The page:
"The Autobiography of an Ex-Colored Man"
Discusses this narrative by James Weldon Johnson as it pertains to the message of social and moral dilemmas of the light-skinned, mulatto African-American.
# 45626 | 1,524 words | 7 sources | MLA | 2003 |
Published on Nov 16, 2003 in African-American Studies (1870-1950) , Literature (American) , English (Narrative) , English (Analysis) , African-American Studies (Racism)
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"The Autobiography of an Ex-Colored Man", by James Weldon Johnson, examines the relationship between race and class in America during the early 1900s. The narrator, a light-skinned man belonging to both the black and white races, finds conflict in his search for identity and meaning within the American consciousness. This paper shows that the narrator's tragic position as a mulatto in America is found in a literary class seen in the autobiographies of authors like Frederick Douglass and William Wells Brown.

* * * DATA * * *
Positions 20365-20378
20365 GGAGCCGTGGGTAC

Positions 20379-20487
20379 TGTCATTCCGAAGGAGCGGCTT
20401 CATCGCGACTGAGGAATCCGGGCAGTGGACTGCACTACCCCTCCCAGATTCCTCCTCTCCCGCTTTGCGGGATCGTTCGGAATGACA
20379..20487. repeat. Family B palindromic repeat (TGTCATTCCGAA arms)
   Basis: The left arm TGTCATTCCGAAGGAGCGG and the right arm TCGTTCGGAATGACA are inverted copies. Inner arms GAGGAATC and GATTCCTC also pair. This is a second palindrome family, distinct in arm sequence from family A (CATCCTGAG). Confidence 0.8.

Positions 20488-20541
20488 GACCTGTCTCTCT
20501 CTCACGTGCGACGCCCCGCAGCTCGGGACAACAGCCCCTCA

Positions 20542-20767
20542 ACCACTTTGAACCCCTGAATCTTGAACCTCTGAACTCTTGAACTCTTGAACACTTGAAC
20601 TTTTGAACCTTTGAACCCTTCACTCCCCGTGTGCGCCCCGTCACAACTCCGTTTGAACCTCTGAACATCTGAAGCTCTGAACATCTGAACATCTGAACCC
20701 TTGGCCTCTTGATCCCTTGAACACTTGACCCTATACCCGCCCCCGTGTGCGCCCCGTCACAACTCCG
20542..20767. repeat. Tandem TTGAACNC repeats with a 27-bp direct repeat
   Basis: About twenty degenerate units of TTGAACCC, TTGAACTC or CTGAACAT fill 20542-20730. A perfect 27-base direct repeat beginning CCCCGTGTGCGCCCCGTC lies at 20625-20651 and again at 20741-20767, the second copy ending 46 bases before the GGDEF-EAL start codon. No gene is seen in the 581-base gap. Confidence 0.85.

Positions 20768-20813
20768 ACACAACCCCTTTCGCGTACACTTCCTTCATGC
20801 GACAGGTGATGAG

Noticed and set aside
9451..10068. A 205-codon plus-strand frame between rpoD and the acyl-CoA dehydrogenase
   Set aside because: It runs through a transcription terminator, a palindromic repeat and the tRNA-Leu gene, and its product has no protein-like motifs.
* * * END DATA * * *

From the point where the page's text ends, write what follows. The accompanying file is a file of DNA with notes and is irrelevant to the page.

From the Paper:"In his description of the tendency for dark-skinned blacks to marry those fairer than themselves he argues that blacks select in favor of fairer complexions because of the imperatives of the society they inhabit, not because they themselves can observe the superiority of whiteness in American society. Certainly the two reasons need not exclude each other; by underscoring only the social cause of this phenomenon, he ignores the self-loathing implicit in, and politics of, such choices."
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"The Autobiography of an Ex-Colored Man" (2003, November 16) Retrieved February 23, 2020, from https://www.academon.com/analytical-essay/the-autobiography-of-an-ex-colored-man-45626/
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